A Study in Flanders Shows the Importance of Citizen Science Data in Understanding Wildlife Roadkill

A Study in Flanders Shows the Importance of Citizen Science Data in Understanding Wildlife Roadkill

The road is a risky site for animals since they can easily be run over, which can have long-term consequences for wildlife diversity and populations. There is also a human economic cost, as well as the risk of injury or death, when colliding with heavier animals or attempting to avoid them on the road.

Understanding when, where, and how many animals are run over on the road is the first step toward making roadways safer for both animals and people. This knowledge can be used to help safeguard individual species by employing warning signs, restricting animal access to roadways, building overpasses and underpasses, or blocking roads.

Other patterns, such as population dynamics, species distribution, and animal behavior, can be tracked using wildlife roadkill data. Obtaining this type of data is no longer a chore reserved for scientists, thanks to citizen science platforms.

There are now dozens of free, simple-to-use online tools where anybody can report animal collisions or roadkill, helping to build a more complete picture that can be used to inform policy decisions.

The Flemish Animals under Wheels initiative is one such project, where participants may document roadkill they see by adding date, time, and geolocation online or through apps. The data is housed at Waarnemingen.be, the Flemish version of the international platform Observation.org, an online biodiversity database.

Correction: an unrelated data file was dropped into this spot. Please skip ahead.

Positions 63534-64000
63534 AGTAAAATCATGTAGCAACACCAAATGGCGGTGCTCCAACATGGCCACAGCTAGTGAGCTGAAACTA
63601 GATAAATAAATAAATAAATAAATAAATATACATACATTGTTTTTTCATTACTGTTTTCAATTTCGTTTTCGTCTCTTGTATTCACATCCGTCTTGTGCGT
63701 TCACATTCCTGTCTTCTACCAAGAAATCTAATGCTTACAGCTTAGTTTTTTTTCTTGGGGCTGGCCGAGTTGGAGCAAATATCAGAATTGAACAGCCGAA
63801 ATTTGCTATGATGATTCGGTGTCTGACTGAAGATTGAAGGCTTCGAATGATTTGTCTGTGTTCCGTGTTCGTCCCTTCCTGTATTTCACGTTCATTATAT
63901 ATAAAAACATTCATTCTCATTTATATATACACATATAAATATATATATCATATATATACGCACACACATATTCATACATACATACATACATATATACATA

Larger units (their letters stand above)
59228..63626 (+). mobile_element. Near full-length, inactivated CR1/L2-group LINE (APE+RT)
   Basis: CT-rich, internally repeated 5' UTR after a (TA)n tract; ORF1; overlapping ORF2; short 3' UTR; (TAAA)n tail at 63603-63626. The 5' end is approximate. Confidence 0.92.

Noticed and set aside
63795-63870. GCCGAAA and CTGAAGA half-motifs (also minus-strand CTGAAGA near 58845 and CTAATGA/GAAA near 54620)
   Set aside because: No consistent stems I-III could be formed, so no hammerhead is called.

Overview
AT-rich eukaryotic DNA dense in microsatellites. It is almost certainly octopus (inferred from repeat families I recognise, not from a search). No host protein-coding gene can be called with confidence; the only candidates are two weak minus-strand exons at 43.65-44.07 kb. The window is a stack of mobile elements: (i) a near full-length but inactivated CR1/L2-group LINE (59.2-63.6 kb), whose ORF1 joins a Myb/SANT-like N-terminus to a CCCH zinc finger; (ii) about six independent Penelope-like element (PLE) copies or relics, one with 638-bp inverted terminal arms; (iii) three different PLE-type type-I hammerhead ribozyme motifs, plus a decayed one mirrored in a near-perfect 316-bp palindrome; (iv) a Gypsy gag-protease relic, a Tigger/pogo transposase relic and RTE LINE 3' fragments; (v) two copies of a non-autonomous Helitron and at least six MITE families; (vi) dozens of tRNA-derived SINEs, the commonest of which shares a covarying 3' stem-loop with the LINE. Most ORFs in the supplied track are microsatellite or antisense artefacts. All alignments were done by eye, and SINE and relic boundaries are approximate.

Between 2008 and 2020, the study collected about 90,000 roadkill records from over 4,000 citizen scientists in Flanders, Belgium.

Citizen scientists are a very valuable asset in investigating wildlife roadkill. Without your contributions, roadkill in Flanders would be a black box.

Roadkill recording is only a minor component of their multi-purpose platform’s nature recording activities, which also includes the registration of living species. This is most likely why the volunteers have stayed with the project for over six years.

With assistance from the Department of Environmental and Spatial Development, researchers from Natuurpunt Studie, the scientific institute associated to Flanders’ largest Nature NGO, set out to study over ten years of roadkill records in the region, utilizing data contributed by citizen scientists.

They focused their study, which was published in the peer-reviewed journal Nature Conservation, on 17 significant animal species and their fate on Flanders’ roadways. The researchers looked at data from 145,000 kilometers of monitored transects, finding 1,726 mammal and 2,041 avian casualties.

However, over 60,000 bird and mammal roadkill records were acquired opportunistically, with larger or more “enigmatic” species benefiting from opportunistic data sampling. The most common mammal roadkill victims were hedgehogs, red foxes, and red squirrels.

The study discovered that, despite enhanced search efforts, roadkill incidents in Flanders had decreased over the last decade. This could be due to successful road collision prevention measures like fence, crossing structures, or animal detecting systems.

On the other hand, it might be a warning of dwindling populations among the species most vulnerable to automobile collisions. More investigation is required to determine the specific cause.

The European polecat’s roadkill records have decreased significantly over the previous 11 years, while seven species, including roe deer and wild boar, have seen an increase in documented cases.

For certain species, the COVID-19 pandemic appears to have had a significant impact on roadkill patterns. Following restrictions on movement, there were presumably fewer casualties and a reduction in the search effort.

Year following year, the number of fresh observations reported to Waarnemingen.be grows, with estimates for 2021 putting the total at 9 million. Nonetheless, the scientists caution that the data they have gathered “is only the tip of the iceberg.”

“Citizen scientists are a very valuable asset in investigating wildlife roadkill,” the researchers conclude. “Without your contributions, roadkill in Flanders would be a black box.”